More federal spending will not fix regional inequalities. It's time for the have-not provinces to cut their public sectors.
L'accroissement des dépenses fédérales ne pourra combler les inégalités régionales. Il est donc temps pour les provinces moins nanties de réduire la taille de leur secteur public.
In their article in the August 2012 issue of Policy Options, David Dodge, Peter Burn and Richard Dion contributed fresh ideas and thinking to the national discussion on fiscal arrangements. It is clear, however, that more fundamental ideas, beyond those they suggested, must be considered. The global financial crisis has thrown into bold relief the problems of economies driven by excessive public sectors and elevated feelings of entitlement for support from others. Fifty years of very large regional subsidies have not improved the relative performance of most lagging jurisdictions and have, in fact, done great harm.
To many, the idea that federal regional subsidies, such as Equalization, could be a major cause of deficient performance by regions is counterintuitive. Many people assume that money would always be helpful in these regions or credit regional subsidies of all kinds with greater regional income equality.
There are insightful critics of the current arrangements, however. In Retreat from Growth, Fred McMahon describes the burdens caused by excessive politicization of the economy and examines the extent to which federal regional subsidies are negatively correlated to economic growth.
The lessons McMahon and others have drawn can be simply summarized. Economies that are primarily driven by the culture of government and its ecology of rules, regulations, top-down management and sometimes cronyism are less likely to perform well than those that emphasize markets, entrepreneurship and well-managed but minimally necessary regulation and government intervention.
McMahon's analysis is applied to the regional economy of Atlantic Canada. Nevertheless it also seems applicable to Manitoba and Quebec because of their dependence on transfers and the larger role of government in these jurisdictions, relative to the government role in Ontario and western Canada.
The attachment many Canadians have to Equalization and other regional subsidies is driven by a sense of historical grievance and entitlement. Moving away from policy based on grievance will clearly require shedding some very heavy baggage.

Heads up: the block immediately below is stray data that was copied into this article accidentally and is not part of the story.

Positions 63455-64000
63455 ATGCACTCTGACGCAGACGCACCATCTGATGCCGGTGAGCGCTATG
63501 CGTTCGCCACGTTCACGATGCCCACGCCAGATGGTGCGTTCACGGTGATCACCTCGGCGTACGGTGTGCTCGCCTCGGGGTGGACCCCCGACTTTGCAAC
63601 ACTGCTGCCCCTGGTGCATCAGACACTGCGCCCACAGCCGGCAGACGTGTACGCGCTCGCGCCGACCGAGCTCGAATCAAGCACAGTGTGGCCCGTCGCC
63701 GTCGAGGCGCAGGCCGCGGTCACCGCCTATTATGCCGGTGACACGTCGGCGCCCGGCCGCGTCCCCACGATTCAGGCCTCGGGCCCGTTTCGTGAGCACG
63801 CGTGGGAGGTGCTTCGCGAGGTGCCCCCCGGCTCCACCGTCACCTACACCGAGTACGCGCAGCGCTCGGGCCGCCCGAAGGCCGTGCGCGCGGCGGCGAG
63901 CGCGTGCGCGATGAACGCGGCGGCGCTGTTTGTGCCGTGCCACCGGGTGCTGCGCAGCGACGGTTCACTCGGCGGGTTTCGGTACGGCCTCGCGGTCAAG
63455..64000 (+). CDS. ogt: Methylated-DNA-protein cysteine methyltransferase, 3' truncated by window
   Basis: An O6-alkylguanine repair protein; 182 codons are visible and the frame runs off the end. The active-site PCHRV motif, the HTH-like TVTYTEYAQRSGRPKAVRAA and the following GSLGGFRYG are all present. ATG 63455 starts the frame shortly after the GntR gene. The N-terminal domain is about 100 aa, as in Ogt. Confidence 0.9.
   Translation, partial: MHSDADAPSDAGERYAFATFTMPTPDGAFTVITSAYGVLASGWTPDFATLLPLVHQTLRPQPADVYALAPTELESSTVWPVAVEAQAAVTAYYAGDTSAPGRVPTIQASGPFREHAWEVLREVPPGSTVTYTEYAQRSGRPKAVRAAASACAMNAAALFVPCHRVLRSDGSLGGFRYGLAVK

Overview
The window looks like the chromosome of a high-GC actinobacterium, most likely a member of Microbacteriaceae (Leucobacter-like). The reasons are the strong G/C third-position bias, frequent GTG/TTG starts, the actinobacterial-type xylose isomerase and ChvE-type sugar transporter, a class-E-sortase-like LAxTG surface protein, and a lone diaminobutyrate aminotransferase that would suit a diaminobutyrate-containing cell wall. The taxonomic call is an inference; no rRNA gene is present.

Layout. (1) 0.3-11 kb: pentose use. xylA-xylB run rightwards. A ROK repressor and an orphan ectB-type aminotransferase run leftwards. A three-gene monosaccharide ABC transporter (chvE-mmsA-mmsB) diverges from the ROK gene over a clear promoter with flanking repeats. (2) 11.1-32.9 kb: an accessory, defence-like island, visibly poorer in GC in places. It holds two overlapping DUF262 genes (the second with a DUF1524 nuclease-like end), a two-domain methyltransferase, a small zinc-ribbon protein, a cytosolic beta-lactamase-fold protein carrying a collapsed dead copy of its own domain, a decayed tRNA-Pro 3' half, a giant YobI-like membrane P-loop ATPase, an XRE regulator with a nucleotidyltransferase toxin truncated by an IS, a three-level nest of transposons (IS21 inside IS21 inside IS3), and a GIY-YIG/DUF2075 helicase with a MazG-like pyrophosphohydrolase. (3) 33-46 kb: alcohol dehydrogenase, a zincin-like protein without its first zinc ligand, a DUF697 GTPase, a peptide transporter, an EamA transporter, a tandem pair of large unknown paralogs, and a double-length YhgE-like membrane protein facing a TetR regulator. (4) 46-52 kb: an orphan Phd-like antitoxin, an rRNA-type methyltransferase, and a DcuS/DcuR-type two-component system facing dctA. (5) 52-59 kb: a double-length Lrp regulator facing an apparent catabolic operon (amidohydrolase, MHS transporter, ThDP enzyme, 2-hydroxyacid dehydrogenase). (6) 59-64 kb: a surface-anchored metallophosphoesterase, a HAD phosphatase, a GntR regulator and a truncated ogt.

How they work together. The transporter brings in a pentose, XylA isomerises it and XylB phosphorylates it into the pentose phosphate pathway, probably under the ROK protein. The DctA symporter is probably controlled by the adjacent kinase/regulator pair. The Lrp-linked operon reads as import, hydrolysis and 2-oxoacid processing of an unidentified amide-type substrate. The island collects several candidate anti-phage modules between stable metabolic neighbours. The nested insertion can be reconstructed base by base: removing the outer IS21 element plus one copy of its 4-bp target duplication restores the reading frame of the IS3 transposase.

If one engages in a discussion on regional economics with Atlantic Canadians, the allegedly deleterious effects of Sir John A. Macdonald's National Policy immediately come to the fore and are used to justify various federal payments and subsidies coming to the region now. More than 70 years of globalization and tariffreductions, including the North America Free Trade Agreement, get passing attention, if any at all. There is still a deep sense of grievance, despite the passage of time and despite the extent to which globalization has altered all important trade relationships.
The arguments made by Quebec nationalists are also related to a sense of grievance. The underlying mantra for 50 years has been that nationalists want to be masters in their own house in economics, finance, language and culture, in order to avoid unwarranted intrusions on the life of Quebec from outside.
But no jurisdiction can be a full master of its fate. The world is flat, as Thomas Friedman reminds us, and everyone competes with everyone else in everything. No jurisdiction - not the United States, not China and not the European Union - is master of its own house on matters of finance, economics, trade and language.
Any analysis of the future of Equalization and other regional subsidies must consider whether they are fair. In order to consider fairness, it is necessary to first assess the incomes of all parties so that those with the least capacity can be identified. Second, it demands assessing need, so that populations that need help are singled out. …